As you have noticed from past articles, I take a fairly strict view of constitutional interpretation. That leaves us in a bit of a quandary. Do we look at the societal standards of 1791 and what the founders would have found cruel or do we endlessly reinterpret the language as our cultural standards of acceptable punishment changes.

What was the mindset of the constitutional authors when it came to crime and punishment? The Crimes Act of 1790 (one year before the Bill of Rights was ratified) not only mandates the death penalty for treason, but also mandates mutilation of the corpse. Keep in mind that The Crimes Act was written largely by the same people who wrote and signed the Constitution and the Bill of Rights. Some of the other more “cruel and unusual” punishments included branding, not only being in the stocks but having your ear nailed to the wooden frame and forced dunking in a river or pond.

Along with the original intent and language, I generally look at the early court decisions to place the issue in its context. The first major Supreme Court decision which placed limits on criminal sentences was in 1878 with Wilkerson v Utah. This banned drawing and quartering, public dissection, burning alive and disemboweling.

Skip ahead nearly a hundred years. In 1978, much had changed but much hadn’t. The key issue in Furman v Georgia was the “arbitrary and inconsistent imposition of the death penalty.” Although this was a death penalty case, the principles can be applied to non-capital sentences. In this decision, some significantly more decisive language was used to clarify what was meant by “cruel and unusual.”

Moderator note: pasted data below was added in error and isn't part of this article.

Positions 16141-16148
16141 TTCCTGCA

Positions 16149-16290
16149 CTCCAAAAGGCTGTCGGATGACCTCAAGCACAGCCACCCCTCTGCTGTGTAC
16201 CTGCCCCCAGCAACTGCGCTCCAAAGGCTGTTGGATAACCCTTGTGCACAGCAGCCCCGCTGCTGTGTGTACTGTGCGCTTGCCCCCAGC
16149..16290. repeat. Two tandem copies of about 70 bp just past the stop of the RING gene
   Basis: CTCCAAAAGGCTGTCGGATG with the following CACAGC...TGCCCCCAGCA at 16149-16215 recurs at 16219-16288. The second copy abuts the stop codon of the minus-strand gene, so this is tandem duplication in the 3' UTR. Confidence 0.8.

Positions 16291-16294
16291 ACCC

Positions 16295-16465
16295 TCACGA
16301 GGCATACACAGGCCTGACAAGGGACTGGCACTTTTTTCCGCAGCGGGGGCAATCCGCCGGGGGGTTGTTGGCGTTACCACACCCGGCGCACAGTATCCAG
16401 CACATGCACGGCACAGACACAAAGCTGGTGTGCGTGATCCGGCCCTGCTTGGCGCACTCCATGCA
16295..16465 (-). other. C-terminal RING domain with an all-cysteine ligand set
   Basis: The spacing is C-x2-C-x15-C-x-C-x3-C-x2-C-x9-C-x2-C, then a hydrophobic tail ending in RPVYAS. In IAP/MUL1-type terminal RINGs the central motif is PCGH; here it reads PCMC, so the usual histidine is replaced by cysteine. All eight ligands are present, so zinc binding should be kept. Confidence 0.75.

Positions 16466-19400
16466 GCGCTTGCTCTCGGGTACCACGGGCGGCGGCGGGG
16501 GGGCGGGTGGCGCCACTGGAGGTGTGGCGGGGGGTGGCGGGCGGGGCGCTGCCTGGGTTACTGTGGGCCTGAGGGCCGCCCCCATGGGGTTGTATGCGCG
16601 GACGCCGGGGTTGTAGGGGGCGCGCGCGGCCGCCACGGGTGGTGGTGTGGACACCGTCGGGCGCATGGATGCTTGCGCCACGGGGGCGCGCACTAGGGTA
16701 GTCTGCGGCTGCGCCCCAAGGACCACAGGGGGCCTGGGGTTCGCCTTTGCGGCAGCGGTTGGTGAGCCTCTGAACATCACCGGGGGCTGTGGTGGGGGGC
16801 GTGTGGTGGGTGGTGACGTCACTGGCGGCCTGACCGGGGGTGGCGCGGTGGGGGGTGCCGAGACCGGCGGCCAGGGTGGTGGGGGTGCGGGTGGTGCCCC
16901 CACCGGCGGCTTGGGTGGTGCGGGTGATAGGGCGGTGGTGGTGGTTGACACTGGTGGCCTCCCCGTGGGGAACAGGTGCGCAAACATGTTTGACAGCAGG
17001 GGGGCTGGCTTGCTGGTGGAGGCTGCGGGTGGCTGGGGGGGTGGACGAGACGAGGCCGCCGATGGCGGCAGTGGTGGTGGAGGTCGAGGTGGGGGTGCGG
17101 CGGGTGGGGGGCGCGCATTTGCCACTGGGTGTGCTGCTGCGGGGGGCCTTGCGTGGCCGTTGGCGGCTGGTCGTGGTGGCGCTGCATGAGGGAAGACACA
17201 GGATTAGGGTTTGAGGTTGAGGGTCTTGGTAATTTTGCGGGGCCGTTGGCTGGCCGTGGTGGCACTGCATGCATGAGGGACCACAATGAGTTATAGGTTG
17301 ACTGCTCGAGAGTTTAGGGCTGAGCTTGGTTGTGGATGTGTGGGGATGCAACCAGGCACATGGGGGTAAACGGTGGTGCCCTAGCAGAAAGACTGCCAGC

The essential predicate is “that a punishment must not by its severity be degrading to the human dignity,

A severe punishment that is obviously inflicted in wholly arbitrary fashion,

A severe punishment that is clearly and totally rejected throughout society,

A severe punishment that is patently unnecessary.

Now we must attempt to draw a conclusion about the death penalty today.

I would suggest that you, the reader hold the general principle of capital punishment up to each of the four questions laid out in the Furman case.

Is the death penalty a punishment that by its severity be degrading to the human dignity?

Is the death penalty a punishment that is obviously inflicted in wholly arbitrary fashion?

Is the death penalty a punishment that is clearly and totally rejected throughout society?

Is the death penalty a punishment that is patently unnecessary?

Rather than bore you with 5 pages of my thoughts, on these questions, I am going to request that my readers post their opinions on the comments. I want to hear what you think.